I’ve never been “passionate” about opera, but being addicted to the effect music has on me, it was only a matter of time. I’ve always thought Italian operas were often just too dramatic…..as if Onegin and Tatyana didn’t have me on the edge of my seat with their brutal honesty and passion.
It brought me back to my own dramatic, yet quiet days of living in Turkey with my ex-husband Michael. This was when I easily recognized and remembered MLK Jr.’s quote:
“Our lives begin to end the day we become silent about things that matter.” – Martin Luther King, Jr.
So easy for me then, so difficult today. At least at the moment.
Michael and I lived in the small town of Selcuk, where we sold Turkish and other ‘Eastern’ carpets by day, and drank strong dark coffee with far too much sugar and played backgammon at bistros down narrow alleys at night. I always wore my hair in a scarf — not bound by anything — and Michael always wore those quilted patched trousers we bought at some market in Berlin years before.
Every night, the neighbors would play The Three Tenors starting from about 4 in the afternoon until close to 2 in the morning. Pavarotti’s powerful voice flowed through their speakers and echoed into the night, across the town’s streets, through our bedroom window, positively engulfing our bodies until we both fell into a deep sleep.
Our life was filled with a daily dose of opera.
I was brought back there by Onegin’s voice and Tchaikovsky’s words, the first that hit a chord was ‘on habit.’ He sings, she sings – “Habit is a gift from heaven; a substitute for happiness.”
Oh the struggle of those words. Really Tchaikovsky? A gift from heaven. Help me with this one. Strangle me habit and yet I long for you today. Just for a moment perhaps?
|Their recap of the story: Lensky woos Olga while her sister, Tatyana, falls for the aloof Onegin. Tatyana writes an effusive letter expressing her devotion but Onegin coolly rebuffs her. Many years later Onegin reencounters Tatyana, now the wife of a prince, but their opportunity for love has irretrievably passed.|
My recap is quite different. More dramatic? Perhaps, but its where this opera took me. Note, I saw this several years ago in San Francisco and it was originally posted on my personal blog – reposted here. Photo credit: deannazibello.com.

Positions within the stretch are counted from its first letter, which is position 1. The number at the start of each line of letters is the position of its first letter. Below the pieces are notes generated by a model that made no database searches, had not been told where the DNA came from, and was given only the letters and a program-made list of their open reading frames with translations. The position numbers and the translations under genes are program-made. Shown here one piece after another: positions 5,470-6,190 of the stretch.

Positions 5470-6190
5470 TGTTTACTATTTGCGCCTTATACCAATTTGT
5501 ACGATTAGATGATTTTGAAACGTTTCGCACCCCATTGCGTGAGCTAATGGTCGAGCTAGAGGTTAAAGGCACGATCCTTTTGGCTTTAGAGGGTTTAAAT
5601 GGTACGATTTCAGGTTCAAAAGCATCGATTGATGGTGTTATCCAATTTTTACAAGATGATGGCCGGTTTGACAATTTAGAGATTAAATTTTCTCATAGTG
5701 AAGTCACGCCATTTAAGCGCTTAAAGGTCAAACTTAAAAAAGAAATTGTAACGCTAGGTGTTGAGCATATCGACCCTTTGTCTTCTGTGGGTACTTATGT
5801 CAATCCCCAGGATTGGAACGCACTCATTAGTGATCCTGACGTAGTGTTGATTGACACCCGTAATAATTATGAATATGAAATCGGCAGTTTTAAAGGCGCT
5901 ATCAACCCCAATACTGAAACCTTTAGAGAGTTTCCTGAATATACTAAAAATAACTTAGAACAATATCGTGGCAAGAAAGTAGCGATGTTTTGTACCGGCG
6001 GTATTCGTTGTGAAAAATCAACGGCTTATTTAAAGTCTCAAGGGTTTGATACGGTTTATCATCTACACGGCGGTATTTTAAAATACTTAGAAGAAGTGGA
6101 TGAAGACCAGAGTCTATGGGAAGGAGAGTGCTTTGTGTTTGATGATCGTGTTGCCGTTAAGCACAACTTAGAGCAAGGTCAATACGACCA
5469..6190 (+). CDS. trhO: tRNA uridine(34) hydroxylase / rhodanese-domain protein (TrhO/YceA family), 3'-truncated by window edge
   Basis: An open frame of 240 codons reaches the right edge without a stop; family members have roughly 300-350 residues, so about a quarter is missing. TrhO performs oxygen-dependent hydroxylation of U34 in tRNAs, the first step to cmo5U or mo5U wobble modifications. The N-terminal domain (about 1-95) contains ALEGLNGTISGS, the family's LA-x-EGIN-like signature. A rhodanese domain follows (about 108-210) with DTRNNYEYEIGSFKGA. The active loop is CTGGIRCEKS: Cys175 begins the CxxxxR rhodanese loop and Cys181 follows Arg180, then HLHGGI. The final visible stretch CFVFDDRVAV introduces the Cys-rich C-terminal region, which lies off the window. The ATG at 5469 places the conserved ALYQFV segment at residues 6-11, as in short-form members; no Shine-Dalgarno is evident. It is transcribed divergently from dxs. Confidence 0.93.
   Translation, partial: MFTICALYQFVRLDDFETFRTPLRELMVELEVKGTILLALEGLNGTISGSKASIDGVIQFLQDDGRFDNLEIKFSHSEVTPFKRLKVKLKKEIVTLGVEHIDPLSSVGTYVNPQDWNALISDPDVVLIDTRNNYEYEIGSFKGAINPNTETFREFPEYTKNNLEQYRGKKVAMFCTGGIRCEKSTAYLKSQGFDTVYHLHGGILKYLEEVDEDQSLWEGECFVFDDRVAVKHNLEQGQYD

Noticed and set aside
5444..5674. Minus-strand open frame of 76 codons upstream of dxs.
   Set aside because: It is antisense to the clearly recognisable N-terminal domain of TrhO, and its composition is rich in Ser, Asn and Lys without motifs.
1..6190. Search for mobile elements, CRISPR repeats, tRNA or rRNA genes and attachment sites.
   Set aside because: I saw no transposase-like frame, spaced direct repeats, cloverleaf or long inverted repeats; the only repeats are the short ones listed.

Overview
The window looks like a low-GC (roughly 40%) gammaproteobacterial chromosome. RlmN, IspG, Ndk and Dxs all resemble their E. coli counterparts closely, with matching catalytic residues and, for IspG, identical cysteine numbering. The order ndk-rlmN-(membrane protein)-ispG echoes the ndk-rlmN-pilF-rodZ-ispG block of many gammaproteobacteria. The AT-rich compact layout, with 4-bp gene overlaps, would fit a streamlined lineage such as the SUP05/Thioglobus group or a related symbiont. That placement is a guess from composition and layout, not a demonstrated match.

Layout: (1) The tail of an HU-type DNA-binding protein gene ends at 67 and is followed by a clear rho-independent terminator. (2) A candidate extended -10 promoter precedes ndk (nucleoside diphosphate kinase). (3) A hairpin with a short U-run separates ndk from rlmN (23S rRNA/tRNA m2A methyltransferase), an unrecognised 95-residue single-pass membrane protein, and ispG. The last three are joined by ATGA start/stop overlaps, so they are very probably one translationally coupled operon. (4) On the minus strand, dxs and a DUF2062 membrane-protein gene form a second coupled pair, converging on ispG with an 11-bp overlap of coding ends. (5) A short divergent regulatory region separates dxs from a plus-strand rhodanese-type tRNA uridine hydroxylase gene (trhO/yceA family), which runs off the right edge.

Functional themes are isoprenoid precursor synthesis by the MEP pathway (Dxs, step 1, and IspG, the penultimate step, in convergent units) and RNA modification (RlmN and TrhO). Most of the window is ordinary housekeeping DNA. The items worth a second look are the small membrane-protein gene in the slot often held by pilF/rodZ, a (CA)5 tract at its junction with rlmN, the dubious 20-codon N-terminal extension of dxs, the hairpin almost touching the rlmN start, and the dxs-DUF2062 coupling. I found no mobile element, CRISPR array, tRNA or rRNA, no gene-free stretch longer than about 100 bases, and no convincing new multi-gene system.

|My Experience: Tatyana falls in love with clueless arrogant Onegin, who’s a player, a gamber, and a man who understands little about empathy and friendship.Yet, as women, we’ve all been there….sitting on the bed reflective….and in love with the smooth romantic ‘we can’t quite trust.’We want to write to him, share with him, give him everything we have. We’re vulnerable, romantic, sweet, loyal, loving — and we can’t understand nor do we care where it comes from.|
She says to her nanny on one restless night “I want to hear about the old days.” Nanny replies. “I used to know some old legends but I’ve forgotten them.”
Oh god, nanny. I sat there thinking – recapture those memories, those moments that you ‘must’ pass on to Tatyana. But for nanny, she married her dear Vanya because it was ‘gods will.’
And then this line comes as Tatyana dramatically throws open the shutters to her bedroom window: “I may perish but first I shall summon unknown bliss.”
Then that moment all women have had. I think.
She writes a love letter to Onegin. All of her thoughts, all of her emotions. The whole damn thing…..all of it…..on paper, using a pen and bottle of ink. She says, “Dispel my doubts. Protect me.” And then, after she sends off her letter to Onegin via nanny, she buries her head in her hands. Ashamed? Frightened? Free? All of them I’m afraid. All of them.
He enters her garden and humiliates her with her senseless childlike innocence and gives her this to think about as he walks off:
“A girl can replace one dream with another.”
Of course we can dear man. We can turn our passions on and off like we do the end of one orgasm and the beginning of another. And it means absolutely nothing to us. Thank god at least for our multiple organisms.
Oh dear Onegin, you have such deep insight into the working of the female mind.
Yet, she still loves him, even after a fued between Onegin and his friend Vladimir at a holiday banquet where Onegin tries to woo away Vladimir’s Olga. Jealous, crushed and wounded, Vladimir sings to nanny and to the audience, referring to his life in her home as a boy – “My childhood unfolded like a golden dream.” Ah, yes beautiful flowing words from the man who doesn’t deserve to die as we witness later when the tale unfolds. This golden dream he speaks of – the magical glitter of childhood we return to whenever time and imagination allows.
I go there often these days.
Onegin continues to sing and I start to cry. It’s hard to believe that an opera would move me to tears.
I wipe the tears. Amazing where music can take you. Try to go there as often as possible.